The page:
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Capitol Centre Lights Up in solidarity with hurting industry

On Tuesday evening, the Capitol Centre was lit up in red in solidarity with theatres across Canada to let people know of the hardships the live entertainment industry has suffered through the pandemic.

Caroline Parnell-Barry, Marketing Director for the Capitol Centre, says that the two-hour act of solidarity drew the attention of passersby.

“From a local perspective, mission accomplished,” she beamed. “We were among the first to close and we’ll probably be the last to open. So, we just want people to be aware of what we bring to the table and how they can help.”

The Capitol Centre normally holds between 22 and 30 shows a year at its venue, which also mobilizes other businesses in the area with the need for concessions and other services.

Parnell-Barry wants to stress the importance of the 90-year legacy the Capitol Centre has in North Bay.

“People come here for not only live theatre and bands and various entertainment; they come here as well for their graduations, for weddings and for community events,” she explained. “It feeds the soul.”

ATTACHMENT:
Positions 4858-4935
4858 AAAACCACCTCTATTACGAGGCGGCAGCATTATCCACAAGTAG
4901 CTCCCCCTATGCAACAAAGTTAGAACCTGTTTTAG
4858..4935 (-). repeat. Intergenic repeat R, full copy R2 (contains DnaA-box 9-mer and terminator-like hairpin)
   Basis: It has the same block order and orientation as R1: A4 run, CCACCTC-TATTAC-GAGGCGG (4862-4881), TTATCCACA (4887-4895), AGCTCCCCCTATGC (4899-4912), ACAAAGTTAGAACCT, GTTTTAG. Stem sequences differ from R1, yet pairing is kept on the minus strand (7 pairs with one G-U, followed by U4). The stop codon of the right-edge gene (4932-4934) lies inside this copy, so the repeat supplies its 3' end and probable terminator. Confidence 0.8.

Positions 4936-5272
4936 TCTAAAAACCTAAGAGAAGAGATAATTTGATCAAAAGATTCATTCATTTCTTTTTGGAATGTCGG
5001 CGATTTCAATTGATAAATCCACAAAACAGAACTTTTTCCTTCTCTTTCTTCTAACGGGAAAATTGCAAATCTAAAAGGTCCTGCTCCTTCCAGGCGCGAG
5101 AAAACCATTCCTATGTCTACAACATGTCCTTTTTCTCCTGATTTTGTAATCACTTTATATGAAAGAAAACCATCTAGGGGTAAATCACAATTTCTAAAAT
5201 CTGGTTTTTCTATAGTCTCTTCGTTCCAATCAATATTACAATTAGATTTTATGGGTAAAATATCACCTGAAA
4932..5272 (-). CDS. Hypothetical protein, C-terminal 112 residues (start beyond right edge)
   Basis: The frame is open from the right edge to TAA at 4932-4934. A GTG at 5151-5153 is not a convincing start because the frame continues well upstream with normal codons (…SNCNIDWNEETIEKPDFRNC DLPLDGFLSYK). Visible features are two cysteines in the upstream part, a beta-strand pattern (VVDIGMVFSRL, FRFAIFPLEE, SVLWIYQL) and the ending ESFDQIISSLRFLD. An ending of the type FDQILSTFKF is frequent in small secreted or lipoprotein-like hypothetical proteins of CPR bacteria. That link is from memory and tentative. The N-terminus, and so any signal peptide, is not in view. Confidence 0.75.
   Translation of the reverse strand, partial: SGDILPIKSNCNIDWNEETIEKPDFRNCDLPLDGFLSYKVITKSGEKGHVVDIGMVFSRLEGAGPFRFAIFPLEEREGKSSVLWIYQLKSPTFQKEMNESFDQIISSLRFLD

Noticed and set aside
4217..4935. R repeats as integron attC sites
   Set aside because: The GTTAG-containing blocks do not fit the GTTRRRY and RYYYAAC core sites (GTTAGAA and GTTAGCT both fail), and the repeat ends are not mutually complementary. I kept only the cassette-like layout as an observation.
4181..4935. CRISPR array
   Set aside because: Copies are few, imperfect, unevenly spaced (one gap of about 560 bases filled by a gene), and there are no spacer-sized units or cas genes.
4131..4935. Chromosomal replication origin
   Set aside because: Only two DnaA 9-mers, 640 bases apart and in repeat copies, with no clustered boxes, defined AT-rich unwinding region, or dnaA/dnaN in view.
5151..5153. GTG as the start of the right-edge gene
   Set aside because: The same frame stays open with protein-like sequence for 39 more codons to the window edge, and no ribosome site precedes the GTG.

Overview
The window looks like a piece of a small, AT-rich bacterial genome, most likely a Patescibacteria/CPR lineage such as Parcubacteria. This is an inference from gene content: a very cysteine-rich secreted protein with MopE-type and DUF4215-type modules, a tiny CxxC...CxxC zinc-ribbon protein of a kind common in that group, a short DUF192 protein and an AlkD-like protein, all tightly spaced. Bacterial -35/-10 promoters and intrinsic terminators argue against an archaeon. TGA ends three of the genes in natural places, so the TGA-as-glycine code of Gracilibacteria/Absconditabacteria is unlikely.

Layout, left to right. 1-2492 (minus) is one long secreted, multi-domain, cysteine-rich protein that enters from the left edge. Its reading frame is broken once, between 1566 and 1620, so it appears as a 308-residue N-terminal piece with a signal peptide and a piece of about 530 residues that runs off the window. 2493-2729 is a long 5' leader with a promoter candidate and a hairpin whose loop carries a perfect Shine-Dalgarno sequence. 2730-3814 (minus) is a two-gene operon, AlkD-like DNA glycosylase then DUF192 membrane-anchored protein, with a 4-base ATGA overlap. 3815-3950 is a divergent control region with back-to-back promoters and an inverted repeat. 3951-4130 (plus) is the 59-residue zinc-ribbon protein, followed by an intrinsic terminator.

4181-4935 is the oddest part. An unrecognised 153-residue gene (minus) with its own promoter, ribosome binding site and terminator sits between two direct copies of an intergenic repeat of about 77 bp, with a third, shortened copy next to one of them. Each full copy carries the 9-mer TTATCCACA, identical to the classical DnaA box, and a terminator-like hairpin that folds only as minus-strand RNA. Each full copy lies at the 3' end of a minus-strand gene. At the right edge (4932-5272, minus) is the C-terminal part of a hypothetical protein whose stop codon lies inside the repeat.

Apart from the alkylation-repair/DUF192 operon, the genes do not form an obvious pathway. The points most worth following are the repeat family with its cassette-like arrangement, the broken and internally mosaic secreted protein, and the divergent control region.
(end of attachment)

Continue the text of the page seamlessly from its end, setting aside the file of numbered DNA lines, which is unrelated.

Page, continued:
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With the pandemic, the Capitol Centre has been renting out the venue to hold virtual concerts that have been live-streamed on Facebook. The theatre held a virtual concert series throughout the summer which featured a different local artist every week, also providing an opportunity for viewers to donate.

Parnell-Barry says that the purpose of those online events was to keep the Capitol Centre in people’s minds. She adds that the venue is looking at new ways to bring in money.

“We are looking at different sources of revenue like renting out the facility for streamed events,” she said. North Bay Pride rented out the Capitol Centre for its festivities this past weekend. “That is revenue in our pocket that will help us get to the other end.”

The Capitol Centre is planning to hold reduced-attendance events in the new year, in addition to fundraising drives in the coming weeks. Parnell-Barry is hoping that the venue will be able to capitalize on anything it can.

“We’re not swimming, we’re treading water and hoping we make it through to the other side,” she cautioned.

In Ontario, Parnell-Barry says that the live entertainment industry employs around 286,000 people, generating $25 billion in revenue, or 3.3 per cent of the province’s GDP.

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